CSEP 521 Applied Algorithms

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CSEP 521 Applied Algorithms. Richard Anderson Lecture 6 Dynamic Programming. Announcements. Midterm today! 60 minutes, start of class, closed book Reading for this week 6.1, 6.2, 6.3., 6.4 Makeup lecture February 19, 6:30 pm. Still waiting on confirmation on MS room.

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CSEP 521Applied Algorithms

Richard Anderson

Lecture 6

Dynamic Programming

Announcements
• Midterm today!
• 60 minutes, start of class, closed book
• 6.1, 6.2, 6.3., 6.4
• Makeup lecture
• February 19, 6:30 pm.
• Still waiting on confirmation on MS room.
Dynamic Programming
• Weighted Interval Scheduling
• Given a collection of intervals I1,…,In with weights w1,…,wn, choose a maximum weight set of non-overlapping intervals

Sorted by finish times

4

6

3

5

7

6

Optimality Condition
• Opt[ j ] is the maximum weight independent set of intervals I1, I2, . . ., Ij
• Opt[ j ] = max( Opt[ j – 1], wj + Opt[ p[ j ] ])
• Where p[ j ] is the index of the last interval which finishes before Ij starts
Algorithm

MaxValue(j) =

if j = 0 return 0

else

return max( MaxValue(j-1), wj + MaxValue(p[ j ]))

Worst case run time: 2n

A better algorithm

M[ j ] initialized to -1 before the first recursive call for all j

MaxValue(j) =

if j = 0 return 0;

else if M[ j ] != -1 return M[ j ];

else

M[ j ] = max(MaxValue(j-1), wj + MaxValue(p[ j ]));

return M[ j ];

Iterative version

MaxValue (j) {

M[ 0 ] = 0;

for (k = 1; k <= j; k++){

M[ k ] = max(M[ k-1 ], wk + M[ P[ k ] ]);

return M[ j ];

}

Fill in the array with the Opt values

Opt[ j ] = max (Opt[ j – 1], wj + Opt[ p[ j ] ])

2

4

7

4

6

7

6

Computing the solution

Opt[ j ] = max (Opt[ j – 1], wj + Opt[ p[ j ] ])

Record which case is used in Opt computation

2

4

7

4

6

7

6

Dynamic Programming
• The most important algorithmic technique covered in CSEP 521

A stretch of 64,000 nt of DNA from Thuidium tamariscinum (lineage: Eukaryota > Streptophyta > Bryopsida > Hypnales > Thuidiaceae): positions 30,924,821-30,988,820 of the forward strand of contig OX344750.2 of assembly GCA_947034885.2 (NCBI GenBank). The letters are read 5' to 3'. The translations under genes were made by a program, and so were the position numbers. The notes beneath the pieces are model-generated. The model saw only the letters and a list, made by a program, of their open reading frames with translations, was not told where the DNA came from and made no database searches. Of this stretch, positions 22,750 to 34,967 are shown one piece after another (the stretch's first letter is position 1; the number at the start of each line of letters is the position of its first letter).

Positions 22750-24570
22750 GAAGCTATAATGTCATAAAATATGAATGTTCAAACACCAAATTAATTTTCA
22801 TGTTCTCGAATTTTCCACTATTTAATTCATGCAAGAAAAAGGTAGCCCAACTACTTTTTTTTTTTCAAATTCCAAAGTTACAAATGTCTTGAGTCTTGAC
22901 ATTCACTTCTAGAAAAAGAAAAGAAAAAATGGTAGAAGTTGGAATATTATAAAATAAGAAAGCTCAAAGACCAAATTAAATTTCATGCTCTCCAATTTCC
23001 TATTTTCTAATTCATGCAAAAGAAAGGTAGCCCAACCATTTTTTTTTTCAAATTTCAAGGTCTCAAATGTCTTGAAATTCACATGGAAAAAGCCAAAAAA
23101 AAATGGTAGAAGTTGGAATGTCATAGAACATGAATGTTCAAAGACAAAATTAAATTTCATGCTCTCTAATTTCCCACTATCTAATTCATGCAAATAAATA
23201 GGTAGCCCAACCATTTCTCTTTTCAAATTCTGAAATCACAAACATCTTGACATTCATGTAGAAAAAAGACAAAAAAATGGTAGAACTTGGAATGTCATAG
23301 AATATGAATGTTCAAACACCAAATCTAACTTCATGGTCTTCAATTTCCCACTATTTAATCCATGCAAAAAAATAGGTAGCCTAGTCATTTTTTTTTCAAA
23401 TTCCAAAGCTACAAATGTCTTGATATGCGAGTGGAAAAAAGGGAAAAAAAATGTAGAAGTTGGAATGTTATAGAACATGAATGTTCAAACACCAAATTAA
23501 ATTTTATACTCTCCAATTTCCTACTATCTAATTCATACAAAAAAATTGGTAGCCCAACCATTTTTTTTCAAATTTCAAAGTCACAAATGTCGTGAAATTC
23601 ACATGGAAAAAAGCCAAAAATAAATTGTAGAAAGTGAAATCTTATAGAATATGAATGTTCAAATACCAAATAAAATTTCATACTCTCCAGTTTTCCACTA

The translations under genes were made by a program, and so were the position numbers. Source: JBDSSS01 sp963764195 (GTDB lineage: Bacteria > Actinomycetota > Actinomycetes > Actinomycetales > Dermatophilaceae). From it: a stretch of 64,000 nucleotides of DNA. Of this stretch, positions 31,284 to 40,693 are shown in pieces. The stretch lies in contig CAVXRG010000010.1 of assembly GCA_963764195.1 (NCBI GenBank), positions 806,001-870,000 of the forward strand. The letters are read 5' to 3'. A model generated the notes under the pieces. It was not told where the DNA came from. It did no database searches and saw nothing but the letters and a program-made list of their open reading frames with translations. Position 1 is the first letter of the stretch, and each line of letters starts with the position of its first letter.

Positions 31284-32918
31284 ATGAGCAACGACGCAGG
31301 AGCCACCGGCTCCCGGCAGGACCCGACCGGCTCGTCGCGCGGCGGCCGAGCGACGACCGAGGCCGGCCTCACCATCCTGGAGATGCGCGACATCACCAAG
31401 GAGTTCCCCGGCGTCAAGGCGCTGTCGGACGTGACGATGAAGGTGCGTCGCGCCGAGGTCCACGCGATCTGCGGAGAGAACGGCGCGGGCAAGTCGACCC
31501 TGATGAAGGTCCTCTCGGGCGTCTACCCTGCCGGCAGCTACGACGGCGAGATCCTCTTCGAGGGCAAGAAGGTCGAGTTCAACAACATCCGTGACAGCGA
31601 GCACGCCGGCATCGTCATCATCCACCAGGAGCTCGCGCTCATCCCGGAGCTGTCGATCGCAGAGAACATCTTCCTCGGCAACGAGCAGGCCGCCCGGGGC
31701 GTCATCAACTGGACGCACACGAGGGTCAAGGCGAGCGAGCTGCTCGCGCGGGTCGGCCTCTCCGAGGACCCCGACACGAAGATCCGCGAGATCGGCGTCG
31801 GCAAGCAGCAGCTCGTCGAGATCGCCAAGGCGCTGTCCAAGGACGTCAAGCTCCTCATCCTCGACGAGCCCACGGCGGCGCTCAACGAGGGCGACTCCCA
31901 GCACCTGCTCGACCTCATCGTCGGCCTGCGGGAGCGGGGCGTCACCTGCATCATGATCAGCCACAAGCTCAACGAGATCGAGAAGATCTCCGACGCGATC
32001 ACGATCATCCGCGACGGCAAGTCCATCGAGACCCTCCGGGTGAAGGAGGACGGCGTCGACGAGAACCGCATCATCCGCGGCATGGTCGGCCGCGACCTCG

• Key ideas
• Express solution in terms of a polynomial number of sub problems
• Order sub problems to avoid recomputation
Optimal linear interpolation

Error = S(yi –axi – b)2

Notation
• Points p1, p2, . . ., pn ordered by x-coordinate (pi = (xi, yi))
• Ei,j is the least squares error for the optimal line interpolating pi, . . . pj

Comment: Ei,j can be computed in O(n2) time

Optimal interpolation with two segments
• Give an equation for the optimal interpolation of p1,…,pn with two line segments
• Ei,j is the least squares error for the optimal line interpolating pi, . . . pj
Optimal interpolation with k segments
• Optimal segmentation with three segments
• Mini,j{E1,i + Ei,j + Ej,n}
• O(n2) combinations considered
• Generalization to k segments leads to considering O(nk-1) combinations

How do you express Optk[ j ] in terms of

Optk-1[1],…,Optk-1[ j ]?

Optimal sub-solution property

Optimal solution with k segments extends an optimal solution of k-1 segments on a smaller problem

Optimal multi-segment interpolation

Compute Opt[ k, j ] for 0 < k < j < n

for j := 1 to n

Opt[ 1, j] = E1,j;

for k := 2 to n-1

for j := 2 to n

t := E1,j

for i := 1 to j -1

t = min (t, Opt[k-1, i ] + Ei,j)

Opt[k, j] = t

Determining the solution
• When Opt[k,j] is computed, record the value of i that minimized the sum
• Store this value in a auxiliary array
• Use to reconstruct solution
Variable number of segments
• Segments not specified in advance
• Penalty function associated with segments
• Cost = Interpolation error + C x #Segments
Penalty cost measure
• Opt[ j ] = min(E1,j, mini(Opt[ i ] + Ei,j + P))
Subset Sum Problem
• Let w1,…,wn = {6, 8, 9, 11, 13, 16, 18, 24}
• Find a subset that has as large a sum as possible, without exceeding 50